Books to help explain Australia’s history to kids

The immense popularity of Bruce Pascoe’s Young Dark Emu: A Truer History has demonstrated a thirst for true and balanced accounts of Australian history. Here are some of our favourite books to help explain Australian history to kids.


Young Dark Emu: A Truer History by Bruce Pascoe

This young reader’s version of Bruce Pascoe’s seminal and award-winning work Dark Emu explains that Australian Aboriginal and Torres Strait Islander people at the time of British colonisation were not only hunter-gatherers, but also made agricultural use of their land. They settled and built villages – something the British denied in order to establish their own claim over the land. Young Dark Emu: A Truer History uses diary entries from settlers, well-pitched text, fascinating illustrative material and a colourful graphic design to explore farming methods, aquaculture, food storage, housing, sustainability and the devastating effects of European colonisation. This book is the perfect way to start conversations about pre-colonised Australia, First Nations history and cultures, and frontier conflict.

For ages 9 and up


Sorry Day by Coral Vass & Dub Leffler

This moving picture book follows two timelines to explore the ramifications of the Australian government’s removal of Aboriginal and Torres Strait Islander children from their families and homes. Maggie and her mum listen as Prime Minister Rudd delivers the landmark apology to the Stolen Generations. Scenes of Maggie accidentally letting go of her mum’s hand and becoming lost in the crowd are interspersed with resonant historical scenes of Aboriginal and Torres Strait Islander children running away from the white men who want to take them away from their families.

For ages 5 and up


Papunya School Book of Country and History by Nadia Wheatley & Ken Searle

This wonderful picture book zooms in on the fascinating history of Western Desert communities. It tells the story of how Anangu from five different language groups came to live together at Papunya, 250km north-west of Alice Springs – from the time of first contacts with explorers, missionaries and pastoralists, through to the Papunya art movement and the Warumpi Band, to the development of the unique educational environment that is Papunya School. This book was a collaboration involving the staff and students of Papunya School, working together with children’s writer Nadia Wheatley and artist Ken Searle. First published in 2003, it has since won many awards.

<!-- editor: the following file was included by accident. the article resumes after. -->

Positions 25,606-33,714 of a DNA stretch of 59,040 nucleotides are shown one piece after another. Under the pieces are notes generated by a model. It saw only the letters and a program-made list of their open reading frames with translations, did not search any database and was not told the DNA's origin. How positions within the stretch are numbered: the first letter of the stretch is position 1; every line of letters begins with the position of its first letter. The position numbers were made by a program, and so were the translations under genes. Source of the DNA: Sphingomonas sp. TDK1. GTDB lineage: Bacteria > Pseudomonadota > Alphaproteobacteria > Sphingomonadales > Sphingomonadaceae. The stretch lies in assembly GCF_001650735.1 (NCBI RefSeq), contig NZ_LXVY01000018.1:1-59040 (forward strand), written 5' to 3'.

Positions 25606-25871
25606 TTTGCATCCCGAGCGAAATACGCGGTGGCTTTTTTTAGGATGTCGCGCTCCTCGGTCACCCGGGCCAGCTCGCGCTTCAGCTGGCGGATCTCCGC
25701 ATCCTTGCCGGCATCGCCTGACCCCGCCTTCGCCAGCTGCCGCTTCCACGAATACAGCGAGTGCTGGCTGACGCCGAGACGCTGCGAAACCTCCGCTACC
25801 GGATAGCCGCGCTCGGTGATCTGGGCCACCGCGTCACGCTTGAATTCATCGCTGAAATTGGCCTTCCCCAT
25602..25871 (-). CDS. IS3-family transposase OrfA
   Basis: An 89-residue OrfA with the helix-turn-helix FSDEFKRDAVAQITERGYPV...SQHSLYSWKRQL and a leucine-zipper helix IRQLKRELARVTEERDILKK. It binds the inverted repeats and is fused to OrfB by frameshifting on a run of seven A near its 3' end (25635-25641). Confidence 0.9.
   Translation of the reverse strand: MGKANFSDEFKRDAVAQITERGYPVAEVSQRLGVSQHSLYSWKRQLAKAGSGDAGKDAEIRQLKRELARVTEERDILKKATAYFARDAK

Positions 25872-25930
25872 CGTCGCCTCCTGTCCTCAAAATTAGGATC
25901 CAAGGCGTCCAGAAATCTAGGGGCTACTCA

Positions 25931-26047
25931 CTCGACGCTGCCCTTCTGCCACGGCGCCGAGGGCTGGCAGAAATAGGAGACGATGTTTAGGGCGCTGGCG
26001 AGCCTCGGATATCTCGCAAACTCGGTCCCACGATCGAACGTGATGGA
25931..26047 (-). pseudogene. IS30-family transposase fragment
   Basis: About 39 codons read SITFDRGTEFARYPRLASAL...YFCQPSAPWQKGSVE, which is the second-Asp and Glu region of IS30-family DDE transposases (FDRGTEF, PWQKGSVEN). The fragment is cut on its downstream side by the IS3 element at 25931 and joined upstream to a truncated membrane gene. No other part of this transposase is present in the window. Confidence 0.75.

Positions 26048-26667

For ages 8 and up


Wilam: A Birrarung Story by Aunty Joy Murphy, Andrew Kelly & Lisa Kennedy

Take a trip down Birrarung (the Yarra River) and through time – from pre-history to the present day – in this beautiful picture book by Aunty Joy Murphy and Lisa Kennedy (of Welcome to Country fame), together with Yarra River keeper Andrew Kelly. This stunning story depicts the many creatures who call Birrarung home, as we slowly wind from the mountains to the bay. Wilam: A Birrarung Story is ideal for kids who love natural history. It explores wildlife, Woiwurrung language, history and the importance of the river to animals and the Wurundjeri-Woiwurrung people and other tribes of the Kulin nation.

For ages 4 and up


Follow The Rabbit Proof Fence by Doris (Garimara) Pilkington

This is the true account of author Doris (Garimara) Pilkington’s mother Molly, who led her two sisters on an extraordinary 1,600 kilometre walk home in 1931. They had been taken from their families at Jigalong on the edge of the Little Sandy Desert, and transported halfway across the state to the Native Settlement at Moore River, north of Perth. The three girls – aged 8, 11 and 14 – managed to escape from the settlement’s repressive conditions and brutal treatment. Barefoot, without provisions or maps, they set out to find the rabbit-proof fence, knowing it passed near their home in the north. Tracked by Native Police and search planes, they hid in terror, surviving on bush tucker, desperate to return to the world they knew.

For ages 12 and up


Welcome to My Country by Laklak Burarrwanga & Family

Laklak Burarrwanga is a Datiwuy Elder, Caretaker for the Gumatj clan and a teacher at Bawaka in north-east Arnhem Land. She shares her deep knowledge of Yolngu culture in this warm and engaging book that combines Dreamtime stories, and scenes from daily life in Bawaka, with artwork and photos. Burarrwanga’s personal history is extraordinary and takes in some of the most pivotal moments in Aboriginal history. Her family were key players in fighting an aluminium ore mine on Yolngu land, creating the famous Bark Petitions that asserted native title, and bringing the first native title case to the Northern Territory Supreme Court. Steeped in culture, knowledge and politics, this is an illuminating book for young Australians.

For ages 12 and up

Leanne Hall is a children’s and YA specialist at Readings Kids. She also writes books for children and young adults.

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Young Dark Emu: A Truer History

Young Dark Emu: A Truer History

Bruce Pascoe

$24.99Buy now

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